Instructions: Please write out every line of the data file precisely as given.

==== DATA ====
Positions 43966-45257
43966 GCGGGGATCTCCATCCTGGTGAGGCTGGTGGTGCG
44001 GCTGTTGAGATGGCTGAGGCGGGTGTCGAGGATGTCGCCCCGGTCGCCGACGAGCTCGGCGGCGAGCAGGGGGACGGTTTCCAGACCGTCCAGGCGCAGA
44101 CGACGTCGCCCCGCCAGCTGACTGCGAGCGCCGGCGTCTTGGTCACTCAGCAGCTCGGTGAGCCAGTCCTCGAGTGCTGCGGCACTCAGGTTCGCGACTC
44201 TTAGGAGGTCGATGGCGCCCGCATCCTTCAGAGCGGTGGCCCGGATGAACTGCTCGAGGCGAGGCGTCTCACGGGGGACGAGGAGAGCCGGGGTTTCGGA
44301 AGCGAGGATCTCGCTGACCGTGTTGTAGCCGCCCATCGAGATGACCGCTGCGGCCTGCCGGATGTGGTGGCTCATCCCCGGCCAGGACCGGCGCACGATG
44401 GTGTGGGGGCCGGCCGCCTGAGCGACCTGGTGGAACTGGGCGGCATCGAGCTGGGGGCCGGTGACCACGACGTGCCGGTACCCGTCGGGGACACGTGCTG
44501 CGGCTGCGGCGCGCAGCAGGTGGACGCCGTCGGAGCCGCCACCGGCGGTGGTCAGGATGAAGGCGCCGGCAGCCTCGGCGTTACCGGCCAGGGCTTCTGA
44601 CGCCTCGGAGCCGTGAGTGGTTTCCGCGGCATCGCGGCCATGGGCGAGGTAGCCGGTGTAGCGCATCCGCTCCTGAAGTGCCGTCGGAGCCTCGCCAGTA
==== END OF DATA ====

Positions 43966-45257
43966 GCGGGGATCTCCATCCTGGTGAGGCTGGTGGTGCG
44001 GCTGTTGAGATGGCTGAGGCGGGTGTCGAGGATGTCGCCCCGGTCGCCGACGAGCTCGGCGGCGAGCAGGGGGACGGTTTCCAGACCGTCCAGGCGCAGA
44101 CGACGTCGCCCCGCCAGCTGACTGCGAGCGCCGGCGTCTTGGTCACTCAGCAGCTCGGTGAGCCAGTCCTCGAGTGCTGCGGCACTCAGGTTCGCGACTC
44201 TTAGGAGGTCGATGGCGCCCGCATCCTTCAGAGCGGTGGCCCGGATGAACTGCTCGAGGCGAGGCGTCTCACGGGGGACGAGGAGAGCCGGGGTTTCGGA
44301 AGCGAGGATCTCGCTGACCGTGTTGTAGCCGCCCATCGAGATGACCGCTGCGGCCTGCCGGATGTGGTGGCTCATCCCCGGCCAGGACCGGCGCACGATG
44401 GTGTGGGGGCCGGCCGCCTGAGCGACCTGGTGGAACTGGGCGGCATCGAGCTGGGGGCCGGTGACCACGACGTGCCGGTACCCGTCGGGGACACGTGCTG
44501 CGGCTGCGGCGCGCAGCAGGTGGACGCCGTCGGAGCCGCCACCGGCGGTGGTCAGGATGAAGGCGCCGGCAGCCTCGGCGTTACCGGCCAGGGCTTCTGA
44601 CGCCTCGGAGCCGTGAGTGGTTTCCGCGGCATCGCGGCCATGGGCGAGGTAGCCGGTGTAGCGCATCCGCTCCTGAAGTGCCGTCGGAGCCTCGCCAGTA